Harmonix’s new game Fuser isn’t set for release until the fall of 2020. We don’t have much in the way of concrete information about the game, but I bet we can deduce a lot about it from their 2017 hybrid video game/board game/card game DropMix!
As soon as Harmonix unveiled the game, I knew I had to make a video about Fuser and its connection to DropMix. Besides being able to speak to a subject I’m passionate about, it gave me the opportunity to play more DropMix for b-roll! In case you missed it the first time around, listen to the mix here!
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Harmonix’s next game will put players behind the wheels of steel. Fuser will give players access to over 100 songs and the ability to mix-and-match elements of each to create your own mash-ups. The game is set for release on PlayStation 4, Xbox One, and Nintendo Switch in the fall of 2020.
In the wake of the game’s announcement, we’ve gotten a pretty decent look at how the game will work thanks to preview coverage from gaming outlets. I’m not one of the lucky few whose gotten to play the game, but I have a ton of experience with Harmonix’s card game that provides the foundation that Fuser is built upon: DropMix.
With the rise and popularity of games like Castles of Burgundy and Sushi Go! came the phrase “point salad”. Games of its ilk are defined by mechanics that drive players to score points through a number of different means. By the end, you’ve essentially created a point salad with different kinds of points all contributing towards your total.
Taking that phrase to its logical conclusion, AEG has published a game called Point Salad. In it, you’re collecting vegetables and salads in order to create the best tasting set of salads at the table. Is Point Salad the definitive point salad game?
With the threat of the Dark Arts looming, Dumbledore has authorized for students to being training in the Defense Against the Dark Arts. In the Harry Potter: Hogwarts Battle – Defense Against the Dark Arts deck-building game, students from each of the four houses train against each other in one-on-one battles. Do you have what it takes to Wingardium Leviosa your way to victory?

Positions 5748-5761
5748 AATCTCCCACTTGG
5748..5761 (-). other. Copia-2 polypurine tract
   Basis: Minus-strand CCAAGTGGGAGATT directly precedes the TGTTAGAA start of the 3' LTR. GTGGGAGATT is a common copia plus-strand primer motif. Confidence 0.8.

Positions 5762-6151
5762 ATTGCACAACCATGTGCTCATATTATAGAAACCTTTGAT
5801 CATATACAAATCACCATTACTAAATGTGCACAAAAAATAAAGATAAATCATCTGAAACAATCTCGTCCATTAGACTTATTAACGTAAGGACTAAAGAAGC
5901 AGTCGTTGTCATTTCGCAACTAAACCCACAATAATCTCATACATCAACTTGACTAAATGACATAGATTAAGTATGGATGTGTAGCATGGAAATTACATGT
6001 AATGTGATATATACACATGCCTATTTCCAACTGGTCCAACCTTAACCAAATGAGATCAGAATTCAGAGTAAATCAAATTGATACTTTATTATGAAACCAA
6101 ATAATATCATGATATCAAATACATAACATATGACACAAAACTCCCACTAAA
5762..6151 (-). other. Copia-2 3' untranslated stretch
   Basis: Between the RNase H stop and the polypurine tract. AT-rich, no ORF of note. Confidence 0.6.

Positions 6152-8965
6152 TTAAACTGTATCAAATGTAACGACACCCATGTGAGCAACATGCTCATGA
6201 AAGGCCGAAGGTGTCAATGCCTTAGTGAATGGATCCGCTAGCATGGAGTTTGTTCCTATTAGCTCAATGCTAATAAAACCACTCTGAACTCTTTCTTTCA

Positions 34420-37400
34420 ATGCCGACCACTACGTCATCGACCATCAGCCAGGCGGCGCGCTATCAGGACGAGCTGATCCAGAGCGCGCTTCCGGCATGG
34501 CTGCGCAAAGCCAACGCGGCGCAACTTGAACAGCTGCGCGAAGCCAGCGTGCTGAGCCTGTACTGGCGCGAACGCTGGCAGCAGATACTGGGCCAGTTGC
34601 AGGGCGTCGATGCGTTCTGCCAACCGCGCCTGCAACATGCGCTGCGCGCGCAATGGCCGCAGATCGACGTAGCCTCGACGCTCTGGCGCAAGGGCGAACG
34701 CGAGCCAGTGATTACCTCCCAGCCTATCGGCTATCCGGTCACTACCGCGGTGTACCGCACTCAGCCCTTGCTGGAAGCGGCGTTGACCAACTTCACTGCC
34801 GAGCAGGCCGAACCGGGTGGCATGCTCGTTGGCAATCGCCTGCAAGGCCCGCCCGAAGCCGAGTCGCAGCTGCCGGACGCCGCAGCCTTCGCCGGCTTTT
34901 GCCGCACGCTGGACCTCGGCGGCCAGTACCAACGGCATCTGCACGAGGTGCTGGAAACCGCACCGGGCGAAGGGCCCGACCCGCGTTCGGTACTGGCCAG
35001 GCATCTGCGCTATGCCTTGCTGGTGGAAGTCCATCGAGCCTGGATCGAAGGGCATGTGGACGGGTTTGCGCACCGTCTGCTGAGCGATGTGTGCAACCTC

The sub-genre of tabletop games where you stack things until they fall over goes deeper than Jenga. I’m not throwing any shade at the classic, but it’s so ubiquitous that I feel like many don’t know anything else beyond it. For example, Animal Upon Animal is a fantastic alternative, where players stack animal-shaped blocks on top of each other. Another game that’s attempting to topple the Jenga empire is Verti-Go. Does it have what it takes to carve some time out of your schedule to give it a chance?
Long after his passing, the legacy of Bob Ross continues to shine. Episodes of his show The Joy of Painting are still popular online decades after its television run ended in the 90s. Though I don’t think anyone imagined that his work would have an impact on the board game world, there are two in his name as of writing.
Bob Ross: The Art of Chill does not involve any actual drawing or painting. You’ll want to play Bob Ross: Happy Little Accidents for that type of experience. Instead, it is a strategy game that loosely simulates the experience of painting alongside the legend himself. Can you keep up with Bob Ross and achieve maximum chill? Or at the very least, make the most of your happy little accidents?
Jaipur was a game that entered my radar very early on in my board gaming journey. However, time-and-time again I’d pass on it. In a classic case of judging a book by its cover, it was a game that didn’t appeal to me due to it being a game about merchants selling goods, which is a theme that failed to pique my interest. Years after the fact, I finally gave the game a chance to see what the hype was all about.
Are you smarter than a box of rocks? The answer may surprise you. Box of Rocks is a trivia game in which players work together to compete against…a box of rocks. How hard could it possibly be?
Good news Marvel Legendary fans!
ICV2 reports that the Fantastic 4 expansion is coming back in print and will be available for purchase within 6-8 weeks. The expansion has been out of print for years due to “licensor-controlled issues” according to Upper Deck, but whatever was blocking the way has stepped aside for now.
I’m not a fan of the Fantastic 4 in the comics or movies, but it is a good expansion for Marvel Legendary. In particular, you’re going to want it in your collection to fight against Galactus. Look out for this one in stores this summer!
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Admittedly, I’ve been out of the Marvel Legendary loop for quite some time. It’s been many months since I played it last and quite possibly years since I bought anything for the game. That being said, news of X-Men being the focus of the next big box expansion may bring me back into the fold.